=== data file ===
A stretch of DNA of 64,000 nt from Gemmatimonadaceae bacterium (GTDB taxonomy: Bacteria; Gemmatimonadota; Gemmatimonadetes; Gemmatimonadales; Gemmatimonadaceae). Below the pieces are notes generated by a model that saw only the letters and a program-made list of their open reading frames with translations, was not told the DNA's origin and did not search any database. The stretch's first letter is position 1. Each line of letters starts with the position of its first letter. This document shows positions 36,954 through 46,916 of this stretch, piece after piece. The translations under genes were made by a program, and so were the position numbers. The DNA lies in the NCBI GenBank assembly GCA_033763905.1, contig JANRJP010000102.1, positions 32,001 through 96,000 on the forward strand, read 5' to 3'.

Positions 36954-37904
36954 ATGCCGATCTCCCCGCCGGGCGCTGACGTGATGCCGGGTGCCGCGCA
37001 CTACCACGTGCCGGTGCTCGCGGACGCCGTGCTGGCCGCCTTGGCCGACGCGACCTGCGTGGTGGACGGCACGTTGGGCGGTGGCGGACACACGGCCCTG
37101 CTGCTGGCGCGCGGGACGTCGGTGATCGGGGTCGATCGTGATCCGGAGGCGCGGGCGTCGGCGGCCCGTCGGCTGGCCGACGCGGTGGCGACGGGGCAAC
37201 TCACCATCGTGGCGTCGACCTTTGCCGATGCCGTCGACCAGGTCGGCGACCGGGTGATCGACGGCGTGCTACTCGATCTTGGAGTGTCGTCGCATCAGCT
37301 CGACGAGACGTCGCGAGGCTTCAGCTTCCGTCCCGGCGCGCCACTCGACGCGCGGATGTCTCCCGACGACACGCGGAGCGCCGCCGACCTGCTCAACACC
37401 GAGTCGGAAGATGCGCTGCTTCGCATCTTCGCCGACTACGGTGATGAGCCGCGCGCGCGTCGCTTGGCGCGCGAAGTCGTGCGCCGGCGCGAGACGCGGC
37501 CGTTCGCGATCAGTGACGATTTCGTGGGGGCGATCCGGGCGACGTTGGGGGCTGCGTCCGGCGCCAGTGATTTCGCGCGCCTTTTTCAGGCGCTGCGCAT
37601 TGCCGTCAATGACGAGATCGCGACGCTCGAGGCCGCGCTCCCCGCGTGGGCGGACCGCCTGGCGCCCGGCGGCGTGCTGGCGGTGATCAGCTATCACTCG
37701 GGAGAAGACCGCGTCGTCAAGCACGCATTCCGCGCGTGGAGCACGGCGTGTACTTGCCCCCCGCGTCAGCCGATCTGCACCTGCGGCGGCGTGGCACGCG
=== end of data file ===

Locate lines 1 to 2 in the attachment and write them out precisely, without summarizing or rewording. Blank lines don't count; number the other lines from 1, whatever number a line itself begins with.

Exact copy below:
A stretch of DNA of 64,000 nt from Gemmatimonadaceae bacterium (GTDB taxonomy: Bacteria; Gemmatimonadota; Gemmatimonadetes; Gemmatimonadales; Gemmatimonadaceae). Below the pieces are notes generated by a model that saw only the letters and a program-made list of their open reading frames with translations, was not told the DNA's origin and did not search any database. The stretch's first letter is position 1. Each line of letters starts with the position of its first letter. This document shows positions 36,954 through 46,916 of this stretch, piece after piece. The translations under genes were made by a program, and so were the position numbers. The DNA lies in the NCBI GenBank assembly GCA_033763905.1, contig JANRJP010000102.1, positions 32,001 through 96,000 on the forward strand, read 5' to 3'.

Positions 36954-37904